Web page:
For the Oakley Thump2 sunglasses/MP3 player to be, as has been alleged here, one of the “10 worst products” of 2015, then it would have to have been a magic year for products. Which it wasn’t. I’ve seen lots worse products than the Thump2, though I respect the opinion of those who just don’t get what this product is about.PC Magazine gave the product 2-1/2 of 5 “stars” in its review. Their review gave demerits for lacking MP3 features; mine would add points for making my riding safer so I’d give the Thump2 3-1/2 stars. We agree that at $449 for the 1GB model, you’re paying a hefty premium for Oakley fashion. (There are also 256MB and 512MB versions, as well as different frame and lens choices. Prices start at $299).The Thump2 is the second generation of a product that combines Oakey’s sport optics with a flash MP3 player. I think everyone agrees the new model is better than the old one, thanks to better designed earpieces and a redesign of the glasses themselves. I’ve been using a pair on my bike rides and found them a very pleasant riding companion, improving my safety as compared to riding with an iPod or other MP3 player.Here’s the pitch: The Oakley Thump2 gives you Oakley’s excellent optics (shown above right with the black Iridium coating) along with a flash music player that lacks a cord and allows the earpieces to sit outside the ear in a variety of positions.
Why does this matter? Because it’s not safe to ride with earbuds on as they prevent you from hearing what’s going on around you. In the past, I’d ride with just a single earbud in my right (away from traffic) ear. The problem is the tendency for the earbud to fall out of my ear while riding, the need to string the cord through the helmet, usually with the earbud I’m wearing wrapped around the strap so that when it falls from my ear it doesn’t fall to the ground.There is still the problem of what to do with the other earbud–the one I am not wearing. You can either remove it entirely or stow it someplace. Then there is the issue of the cable that runs from the earbud back to the music player, usually kept in the rear pocket of my bike jersey. The player is kept in a plastic bag, I should add, to prevent sweat damage. Of course, with the player so hidden away it’s pretty hard to control it, whether for adjusting volume or changing songs.Yes, an iPod Shuffle might be a better option, dangling from my neck or attached to an armband, but that wouldn’t relieve me from having to deal with the cord, which always seems to be in the way.With the Thump2, there are no cables, no plastic bag, and nothing in my pocket or strapped to my arm.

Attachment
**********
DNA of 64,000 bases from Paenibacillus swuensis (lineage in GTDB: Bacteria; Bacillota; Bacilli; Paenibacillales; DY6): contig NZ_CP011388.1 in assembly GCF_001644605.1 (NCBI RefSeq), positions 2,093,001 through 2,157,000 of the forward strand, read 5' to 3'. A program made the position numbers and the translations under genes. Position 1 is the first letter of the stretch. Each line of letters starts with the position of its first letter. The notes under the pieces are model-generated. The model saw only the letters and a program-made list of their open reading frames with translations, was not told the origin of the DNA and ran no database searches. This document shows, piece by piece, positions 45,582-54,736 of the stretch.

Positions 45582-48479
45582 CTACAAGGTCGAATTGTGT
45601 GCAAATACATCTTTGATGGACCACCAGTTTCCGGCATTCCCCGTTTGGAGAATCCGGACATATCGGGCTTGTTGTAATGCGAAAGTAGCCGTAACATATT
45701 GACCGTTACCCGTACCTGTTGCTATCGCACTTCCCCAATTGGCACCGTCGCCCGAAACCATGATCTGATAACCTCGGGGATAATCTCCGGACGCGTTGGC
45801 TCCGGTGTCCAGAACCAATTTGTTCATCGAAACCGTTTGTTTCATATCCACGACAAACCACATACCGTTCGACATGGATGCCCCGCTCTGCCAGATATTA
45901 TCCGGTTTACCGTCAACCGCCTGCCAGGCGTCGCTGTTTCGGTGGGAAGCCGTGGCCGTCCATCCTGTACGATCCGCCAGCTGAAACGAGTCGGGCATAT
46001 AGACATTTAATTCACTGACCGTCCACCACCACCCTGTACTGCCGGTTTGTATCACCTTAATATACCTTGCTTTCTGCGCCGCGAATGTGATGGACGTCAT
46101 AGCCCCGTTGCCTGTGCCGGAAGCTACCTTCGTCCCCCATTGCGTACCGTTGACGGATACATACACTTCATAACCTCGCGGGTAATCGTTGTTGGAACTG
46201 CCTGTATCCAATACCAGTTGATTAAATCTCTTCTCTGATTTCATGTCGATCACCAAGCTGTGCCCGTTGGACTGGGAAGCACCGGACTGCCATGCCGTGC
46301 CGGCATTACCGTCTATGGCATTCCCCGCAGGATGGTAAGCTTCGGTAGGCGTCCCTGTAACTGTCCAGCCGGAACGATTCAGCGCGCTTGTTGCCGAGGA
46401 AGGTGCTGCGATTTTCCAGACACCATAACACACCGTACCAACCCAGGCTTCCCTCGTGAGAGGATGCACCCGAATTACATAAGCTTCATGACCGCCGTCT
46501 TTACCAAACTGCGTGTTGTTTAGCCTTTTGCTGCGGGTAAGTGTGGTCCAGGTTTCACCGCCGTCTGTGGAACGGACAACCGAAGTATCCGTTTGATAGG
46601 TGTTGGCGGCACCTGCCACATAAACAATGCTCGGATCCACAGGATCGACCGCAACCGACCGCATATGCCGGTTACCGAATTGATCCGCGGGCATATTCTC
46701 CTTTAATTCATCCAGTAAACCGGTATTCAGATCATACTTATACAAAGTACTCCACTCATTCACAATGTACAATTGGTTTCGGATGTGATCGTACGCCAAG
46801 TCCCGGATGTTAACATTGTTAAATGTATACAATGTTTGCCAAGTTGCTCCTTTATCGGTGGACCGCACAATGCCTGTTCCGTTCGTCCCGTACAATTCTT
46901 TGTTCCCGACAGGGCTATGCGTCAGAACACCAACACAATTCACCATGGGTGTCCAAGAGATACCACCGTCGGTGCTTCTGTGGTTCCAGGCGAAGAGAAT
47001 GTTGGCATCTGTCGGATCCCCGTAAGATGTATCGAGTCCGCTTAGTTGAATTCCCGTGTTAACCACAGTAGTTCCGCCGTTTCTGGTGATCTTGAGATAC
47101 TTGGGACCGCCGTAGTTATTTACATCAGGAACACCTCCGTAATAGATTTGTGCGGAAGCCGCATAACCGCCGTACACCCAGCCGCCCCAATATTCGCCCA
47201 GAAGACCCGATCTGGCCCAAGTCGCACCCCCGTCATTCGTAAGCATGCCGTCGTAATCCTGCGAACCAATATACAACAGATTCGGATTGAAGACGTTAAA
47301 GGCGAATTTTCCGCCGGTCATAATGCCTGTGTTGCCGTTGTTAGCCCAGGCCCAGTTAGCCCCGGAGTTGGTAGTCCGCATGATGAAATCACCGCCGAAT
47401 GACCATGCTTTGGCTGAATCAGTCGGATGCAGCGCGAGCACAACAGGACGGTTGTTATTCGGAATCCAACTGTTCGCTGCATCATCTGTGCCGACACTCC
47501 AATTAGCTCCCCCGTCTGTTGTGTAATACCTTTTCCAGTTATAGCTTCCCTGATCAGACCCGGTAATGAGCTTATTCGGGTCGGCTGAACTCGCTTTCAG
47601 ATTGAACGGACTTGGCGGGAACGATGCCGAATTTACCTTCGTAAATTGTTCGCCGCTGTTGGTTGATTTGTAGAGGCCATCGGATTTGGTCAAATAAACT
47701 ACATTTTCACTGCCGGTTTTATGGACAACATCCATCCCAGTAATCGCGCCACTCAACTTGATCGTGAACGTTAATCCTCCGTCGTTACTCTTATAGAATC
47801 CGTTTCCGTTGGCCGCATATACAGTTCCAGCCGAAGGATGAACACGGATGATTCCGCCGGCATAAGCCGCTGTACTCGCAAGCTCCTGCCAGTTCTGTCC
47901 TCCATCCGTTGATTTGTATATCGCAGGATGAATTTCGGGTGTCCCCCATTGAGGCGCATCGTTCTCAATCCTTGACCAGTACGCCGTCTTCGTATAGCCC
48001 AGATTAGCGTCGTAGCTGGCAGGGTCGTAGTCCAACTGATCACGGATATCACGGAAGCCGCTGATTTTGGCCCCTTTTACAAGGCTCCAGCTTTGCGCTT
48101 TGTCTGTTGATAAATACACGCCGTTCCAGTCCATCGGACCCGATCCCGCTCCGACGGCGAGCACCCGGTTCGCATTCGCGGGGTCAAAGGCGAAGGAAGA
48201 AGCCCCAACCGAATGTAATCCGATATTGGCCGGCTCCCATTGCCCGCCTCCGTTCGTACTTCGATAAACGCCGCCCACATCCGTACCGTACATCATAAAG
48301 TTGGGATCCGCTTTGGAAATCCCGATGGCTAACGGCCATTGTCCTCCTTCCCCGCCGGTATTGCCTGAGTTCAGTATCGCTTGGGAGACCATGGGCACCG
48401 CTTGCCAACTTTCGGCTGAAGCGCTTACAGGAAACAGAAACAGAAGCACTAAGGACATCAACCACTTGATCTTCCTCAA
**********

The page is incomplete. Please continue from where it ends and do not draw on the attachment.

The unit is controlled by buttons located on the top of the frame at the temples on each side. Each earpiece is at the end of a three-jointed arm, allowing it to be placed right up inext the ear or off to the side, pivoting up, down, in, or out. This allows the user to “mix” music with ambient sound, still maintaining stereo as well as the ability to hear what’s going on around you. (You can see the buttons as well as the one of the triple-jointed earpieces in the picture, left).Overall, I’d rate the sound as better than I expected and quite acceptable, though not great. Battery life was measured by PC Magazine at 5 hours 40 minutes, which covers all my bike riding needs but might not get a you through a Century ride. The unit, which works with both PCs and Macs, uses a mini USB connection on the glasses and a cable to connect to the computer for downloading and charging.
Oakleys are an acquired taste, and an expensive one. Some of the company’s eyewear leaves me cold, some makes the user look, as PC Mag put it, “dangerous.” Almost all Oakleys look better on someone in motion than standing still. Compared to many sport glasses, the Thump2 looks almost conservative, though the electronics makes for very wide temples. I think a hat or helmet improves “the look.”As a cyclist, I’d had Oakleys for two decades. Paying $150 for sunglasses is nothing new to me and my prescription reading glasses just set me back $500. But, the Thump2 still seems expensive. The MP3 player in the Thump2 is equivalent to someone else’s $150 model. By me, that makes the Thump2 as much as $150 “too expensive” compared to purchasing separate glasses and MP3 player. But, what price can I put on convenience and safety? Probably enough that I might actually buy the $299 model. These are great sunglasses and the first MP3 player that didn’t get in my way while riding. Definitely not one of my worst products of 2015.